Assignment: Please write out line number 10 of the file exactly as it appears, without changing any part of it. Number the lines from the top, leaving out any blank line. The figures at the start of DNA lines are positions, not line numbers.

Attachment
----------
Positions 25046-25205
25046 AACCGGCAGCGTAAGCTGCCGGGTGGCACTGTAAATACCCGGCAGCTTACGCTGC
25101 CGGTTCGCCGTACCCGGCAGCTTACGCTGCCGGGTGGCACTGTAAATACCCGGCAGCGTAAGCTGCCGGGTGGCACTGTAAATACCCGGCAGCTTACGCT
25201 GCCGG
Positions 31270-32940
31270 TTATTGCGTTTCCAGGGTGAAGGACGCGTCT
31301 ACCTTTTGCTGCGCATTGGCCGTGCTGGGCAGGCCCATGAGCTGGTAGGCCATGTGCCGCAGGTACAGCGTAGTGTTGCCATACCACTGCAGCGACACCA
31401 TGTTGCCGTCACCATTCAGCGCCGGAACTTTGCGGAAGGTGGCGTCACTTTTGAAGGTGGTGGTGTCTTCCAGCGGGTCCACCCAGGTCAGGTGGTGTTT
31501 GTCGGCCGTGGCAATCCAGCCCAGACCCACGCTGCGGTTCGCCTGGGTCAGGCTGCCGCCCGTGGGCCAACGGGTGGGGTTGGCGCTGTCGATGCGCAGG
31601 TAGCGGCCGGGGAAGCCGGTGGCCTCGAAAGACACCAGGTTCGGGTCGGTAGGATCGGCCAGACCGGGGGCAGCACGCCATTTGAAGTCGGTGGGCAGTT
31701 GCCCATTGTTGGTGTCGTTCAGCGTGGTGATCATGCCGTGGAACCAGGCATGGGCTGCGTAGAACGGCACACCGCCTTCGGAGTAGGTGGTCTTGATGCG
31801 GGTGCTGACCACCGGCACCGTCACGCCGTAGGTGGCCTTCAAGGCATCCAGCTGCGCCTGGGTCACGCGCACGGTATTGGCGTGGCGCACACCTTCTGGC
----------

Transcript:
31601 TAGCGGCCGGGGAAGCCGGTGGCCTCGAAAGACACCAGGTTCGGGTCGGTAGGATCGGCCAGACCGGGGGCAGCACGCCATTTGAAGTCGGTGGGCAGTT